Work Paves Way for Stellar Northville Start

September 14, 2018

By Geoff Kimmerly
Second Half editor

Stick with it. Work hard. Have faith in yourself, and good things will happen.

The Northville girls golf team has been making good on those promises – and putting it lightly, lots of good things have come their way over the first month of this fall season.

The first MHSAA/Applebee’s Team of the Month for 2018-19 has won all six tournaments it’s played this season, including five in August, while posting incredible scores against elite competition.

That the Mustangs are succeeding isn’t shocking – they did finish fourth at last year’s Lower Peninsula Division 1 Final, and return five of their top six players from that team. But with a quarter century of coaching cross country and now golf, Chris Cronin knows it takes more for a high school team to reach its potential – and why it’s not just by chance that his golfers have tapped into theirs during a blistering start.

“We had 11 girls return from last year’s team. Every one of those girls took it upon themselves to really work,” Cronin said. “They worked on their swing, a lot of them have additional coaches, they played a lot of summer tournaments. They just got themselves in a position to be playing their best golf.”

Northville opened the season shooting a 304 to win the Orangetheory Fitness Invitational at Hudson Mills in Dexter – with sophomore Nicole Whatley shooting a 1-under 71 to tie for individual medalist.

Next up was the Aug. 20 Sentech Services Tournament at Kensington Metropark, and a performance Cronin called “awe-inspiring.” The Mustangs shot a 291, breaking the previous team record of 313 shot last fall, with Whatley leading the way with a 5-under 67.

“I think it was one of those days where as a team they played as good as they could possibly play,” Cronin said. “The reaction from the other players at that tournament, they didn’t have to say much. It was jaw-dropping.”

Northville went on win the Kensington Lakes Activities Association Preseason Invitational (318), Brighton’s Coach Miller Invitational (307), Saline’s Invitational (333) and last weekend added the Farmington Invitational in 305 strokes, the second-lowest team score in program history. The Mustangs also won the Mason Invitational with a 308 using a mix of players from their “A” and “B” lineups.

Cronin believes he has the deepest team in the state, and it’s a strong argument. Senior Mariella Simoncini is the lone senior among the "A" lineup, and she missed the individual top 10 at last year’s Final by a stroke. Whatley and sophomore Katelyn Tokarz and juniors Sufna Gill and Sedona Shipka all contributed to last season’s fourth-place finish at The Meadows at Grand Valley State, and freshman Megha Vallabhaneni has played her way into the top group this fall.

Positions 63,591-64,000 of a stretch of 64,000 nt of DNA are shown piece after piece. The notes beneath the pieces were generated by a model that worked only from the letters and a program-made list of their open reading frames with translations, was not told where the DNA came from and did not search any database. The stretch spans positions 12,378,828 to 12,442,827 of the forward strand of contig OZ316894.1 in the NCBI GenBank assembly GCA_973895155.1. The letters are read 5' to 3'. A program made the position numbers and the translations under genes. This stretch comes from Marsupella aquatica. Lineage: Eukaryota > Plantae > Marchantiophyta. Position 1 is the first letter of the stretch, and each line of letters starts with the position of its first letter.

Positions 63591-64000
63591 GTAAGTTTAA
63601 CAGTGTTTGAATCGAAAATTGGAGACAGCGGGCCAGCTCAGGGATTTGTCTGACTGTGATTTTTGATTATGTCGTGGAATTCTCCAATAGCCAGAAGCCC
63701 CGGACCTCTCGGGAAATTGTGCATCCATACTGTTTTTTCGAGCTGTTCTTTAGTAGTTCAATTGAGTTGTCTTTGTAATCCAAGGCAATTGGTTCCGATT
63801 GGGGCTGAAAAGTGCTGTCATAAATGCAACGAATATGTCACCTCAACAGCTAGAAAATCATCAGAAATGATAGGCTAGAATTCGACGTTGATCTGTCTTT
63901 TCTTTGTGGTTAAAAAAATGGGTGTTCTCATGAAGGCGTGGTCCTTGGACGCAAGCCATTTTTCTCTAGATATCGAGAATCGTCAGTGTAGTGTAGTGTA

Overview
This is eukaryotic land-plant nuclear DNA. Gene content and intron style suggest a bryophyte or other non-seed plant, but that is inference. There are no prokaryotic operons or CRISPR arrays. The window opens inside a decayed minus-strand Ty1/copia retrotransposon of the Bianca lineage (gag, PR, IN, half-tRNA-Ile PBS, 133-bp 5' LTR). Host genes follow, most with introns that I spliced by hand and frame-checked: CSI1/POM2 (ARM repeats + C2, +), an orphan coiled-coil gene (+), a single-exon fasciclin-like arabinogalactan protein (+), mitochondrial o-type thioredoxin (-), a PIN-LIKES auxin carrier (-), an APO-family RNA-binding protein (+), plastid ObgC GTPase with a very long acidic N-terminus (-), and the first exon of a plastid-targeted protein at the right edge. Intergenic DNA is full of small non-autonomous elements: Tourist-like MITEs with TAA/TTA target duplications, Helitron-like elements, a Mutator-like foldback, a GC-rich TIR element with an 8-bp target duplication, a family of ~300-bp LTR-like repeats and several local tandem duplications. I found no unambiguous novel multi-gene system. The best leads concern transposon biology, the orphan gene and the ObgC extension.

The Mustangs took their seventh player to the Saline Invitational, and she finished 24th overall. All of that talent makes for a competitive atmosphere – and raises the level of play for the entire team.

In addition to the team’s 291 round, the latest individual achievement by Simoncini struck Cronin as particularly special so far. She shot a career-best 3-under 67 to lead the Farmington effort last weekend and place first individually, “and as a coach, you always want to see when the hard work pays off. She does so much for us on so many different levels with leadership and setting the tone for the girls, talking them through everything from rules … she’s awesome.”

Surely more highlights are on the way. Northville shot a 306 on Saturday to win the Top 50 Invitational at Battle Creek's Bedford Valley ahead of many of the state's best teams. The Mustangs play in arguably the toughest golf league in the state, and have one more invite at Bloomfield Hills Marian.

Regionals are in a month – kicking off an opportunity to play again for the program’s first MHSAA Finals championship.

“We talk a lot in the program about expectations, but opportunities. And we knew we’d have an opportunity to be good this year,” Cronin said. “If you wanted to be part of that opportunity, it was going to require you to do some work. And they did the work.”

PHOTOS: (Top) Northville’s Mariella Simoncini follows through on a wedge shot during play this fall. (Middle) The Mustangs’ winning lineup from one of its August events, from left: Nicole Whatley, Sedona Shipka, Megha Vallabhaneni, Katelyn Tokarz and Sufna Gill. (Photos by Debbie Stein.)

Lacrosse Finals Move to U-M Among Headlines as Spring Sports Ramp Up

By Geoff Kimmerly senior editor

April 9, 2024

The Girls & Boys Lacrosse Finals will be played at University of Michigan Lacrosse Stadium for the first time, one of the most notable changes for this season as sports ramp up for more than 100,000 athletes anticipated to participate this spring for Michigan High School Athletic Association member schools.